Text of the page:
Do you see how the understanding of the word salvation has been distorted?  It has gone from being about experiencing liberation from whatever threatens us in this life to being simply about what happens to us when we die.  If we can restore that Biblical understanding of what it means to be saved, to experience salvation, we come to learn that when Paul writes, “work out your own salvation,” Paul is not saying, “Go and be a good enough person so that the God who lives in the sky will let you into heaven.”  Instead, Paul is saying, “Go and put the interests of others before your own because that is the way to liberation, freedom, healing, fullness of life, salvation – here and now.  In this life.”   Go and put the interests of others before your own because that is the way to liberation AND because that is where God promises to be found.  God does not live in the sky; God promises to be found in and among us.  Here and now, in the ways we work together to bring about salvation here on earth.  Paul says, “Work out your own salvation … for it is God who is at work in you.” And that word you…is plural.  Meaning it is not just about you as an individual.  It is about you and the person your sitting next to.  Or the person in front of you, or behind you.  It is about God being at work in and between us – in our relationships.  In this very community.


I want to tell you a true story about two women.  We will call them Jane and Elizabeth.  When I met Jane, she told me that she didn’t really understand the Bible and that she didn’t always understand what was happening at church.  Which is how must of us feel a lot of the time.  I couldn’t help but think that Jane has spent most of her life feeling inadequate when it comes to God.  Not smart enough to be a part of the church; not worthy enough to do God’s work.  But then, in the midst of our conversation Jane started to share a story about her neighbor, Elizabeth. Elizabeth was a person who, because of a disability, was physically incapable of washing her own body.  When Elizabeth’s body wasn’t washed, she would break out in rashes and sores all over.  And so every couple of days or so, Jane went over to Elizabeth’s house to wash her body – removing the stench and bacteria and infection that was threatening Elizabeth’s body.  Elizabeth wouldn’t say much to Jane, probably because she was embarrassed.  But over time, Jane started to receive hand made gifts in the mail.  Blankets and quilts for her and her children.  This was Elizabeth’s way of saying “thank you.”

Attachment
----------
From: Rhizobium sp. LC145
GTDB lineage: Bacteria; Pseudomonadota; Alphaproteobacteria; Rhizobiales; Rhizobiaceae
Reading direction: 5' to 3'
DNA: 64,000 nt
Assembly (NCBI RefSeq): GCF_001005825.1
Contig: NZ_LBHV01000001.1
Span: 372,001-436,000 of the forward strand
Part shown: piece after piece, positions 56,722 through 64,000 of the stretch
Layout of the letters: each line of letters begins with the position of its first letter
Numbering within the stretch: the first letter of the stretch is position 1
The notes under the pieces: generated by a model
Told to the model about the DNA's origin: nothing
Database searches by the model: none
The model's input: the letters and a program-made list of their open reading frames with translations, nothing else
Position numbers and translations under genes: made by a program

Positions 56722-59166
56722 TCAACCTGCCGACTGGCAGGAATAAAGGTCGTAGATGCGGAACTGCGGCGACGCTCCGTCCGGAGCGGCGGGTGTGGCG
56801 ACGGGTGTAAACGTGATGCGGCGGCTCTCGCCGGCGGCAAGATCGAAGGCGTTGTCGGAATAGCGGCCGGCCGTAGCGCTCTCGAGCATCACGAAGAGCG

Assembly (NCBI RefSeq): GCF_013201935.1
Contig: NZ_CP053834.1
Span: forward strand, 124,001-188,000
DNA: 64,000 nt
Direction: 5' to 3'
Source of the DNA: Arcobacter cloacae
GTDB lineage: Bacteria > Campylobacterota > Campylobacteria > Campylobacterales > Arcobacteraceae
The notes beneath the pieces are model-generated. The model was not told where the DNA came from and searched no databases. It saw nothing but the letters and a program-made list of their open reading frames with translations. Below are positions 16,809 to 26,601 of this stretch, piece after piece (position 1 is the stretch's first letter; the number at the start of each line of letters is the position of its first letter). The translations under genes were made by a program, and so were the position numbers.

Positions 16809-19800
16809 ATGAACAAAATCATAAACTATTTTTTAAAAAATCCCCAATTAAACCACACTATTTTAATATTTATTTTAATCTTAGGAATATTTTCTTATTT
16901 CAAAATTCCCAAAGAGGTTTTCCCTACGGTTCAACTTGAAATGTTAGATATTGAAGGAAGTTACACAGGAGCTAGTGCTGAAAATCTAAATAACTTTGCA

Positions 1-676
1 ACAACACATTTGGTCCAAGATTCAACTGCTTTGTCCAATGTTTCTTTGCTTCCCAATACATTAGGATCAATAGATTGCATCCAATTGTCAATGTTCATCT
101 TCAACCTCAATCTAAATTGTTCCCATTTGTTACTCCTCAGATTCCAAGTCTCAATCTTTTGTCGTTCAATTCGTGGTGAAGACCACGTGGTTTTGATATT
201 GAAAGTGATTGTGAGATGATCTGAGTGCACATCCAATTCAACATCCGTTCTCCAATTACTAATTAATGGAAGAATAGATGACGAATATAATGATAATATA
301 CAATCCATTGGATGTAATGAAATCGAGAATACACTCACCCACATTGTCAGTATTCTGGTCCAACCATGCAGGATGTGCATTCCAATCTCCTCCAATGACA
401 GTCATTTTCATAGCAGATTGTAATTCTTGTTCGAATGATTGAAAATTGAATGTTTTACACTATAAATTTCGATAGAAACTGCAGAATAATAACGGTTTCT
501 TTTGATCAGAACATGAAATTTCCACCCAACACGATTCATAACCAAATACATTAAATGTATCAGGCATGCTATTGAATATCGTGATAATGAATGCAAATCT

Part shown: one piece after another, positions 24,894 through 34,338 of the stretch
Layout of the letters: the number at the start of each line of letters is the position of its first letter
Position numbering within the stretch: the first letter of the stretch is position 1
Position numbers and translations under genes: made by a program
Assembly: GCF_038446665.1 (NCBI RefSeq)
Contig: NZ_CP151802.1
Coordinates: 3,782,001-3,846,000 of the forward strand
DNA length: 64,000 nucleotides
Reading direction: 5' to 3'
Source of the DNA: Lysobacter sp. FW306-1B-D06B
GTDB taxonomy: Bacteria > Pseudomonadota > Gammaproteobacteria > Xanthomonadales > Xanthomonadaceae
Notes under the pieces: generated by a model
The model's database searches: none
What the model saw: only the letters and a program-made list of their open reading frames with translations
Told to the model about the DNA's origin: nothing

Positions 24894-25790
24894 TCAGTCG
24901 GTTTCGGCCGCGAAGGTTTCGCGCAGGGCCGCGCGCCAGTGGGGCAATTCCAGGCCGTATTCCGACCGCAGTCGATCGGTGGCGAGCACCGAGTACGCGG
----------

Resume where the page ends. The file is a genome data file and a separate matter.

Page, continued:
Remember that the word salvation means to be rescued from danger.  To be rescued from that which threatens you.  Elizabeth was threatened by her rashes and sores, because she wasn’t able to wash her self.  Jane was threatened by her own insecurities and her own lack of self-worth.  Jane washed Elizabeth’s body.  Elizabeth sent Jane gifts saying “thank you,what you do matters to me.”  And together they have saved each other’s lives.  Together, they rescued one another from the dangers that threatened them.  They were working out their own salvation together…and it was God who was at work in and among them.


But what saddens me about this story is that Jane had no clue.  As she shared this story with me, she had no idea that she was both doing and receiving the work of God.  She never knew that even though she didn’t understand the Bible and even though she didn’t go to church all that often, God was still at work in her and her relationship with Elizabeth.


In Paul’s farewell letter to the Philippians – where he wants to tell them the most important stuff because it might be his last chance – he says, “work out your own salvation…for it is God who is at work in you.”  And he says the same to us.  Work out your own salvation.  But do not do it so that you can get to heaven when you die.  Have no fear, God will take care of you in your time of death.  But work out your salvation because people are in need of liberation here and now!  People need to experience salvation here and now!  Salvation cannot wait.  [4]We can see this in the Lord’s Prayer we will pray in a couple minutes.  We say, “Lord, your kingdom come, your will be done ON EARTH, as it is in heaven.”  We need the will of God to be done here on earth now, as it already is in heaven.  Salvation cannot wait.  So go and work out your salvation.  Go and bring liberating and healing and rescuing salvation to the people you encounter in your work, in your home, on the street, the people in this life, in this world.   For, I promise you, God is already at work in your life and salvation cannot wait. AMEN

[1] Marcus Borg, Speaking Christian, p. 39.

[2] Ibid., p. 39.

[3] Ibid., p. 44.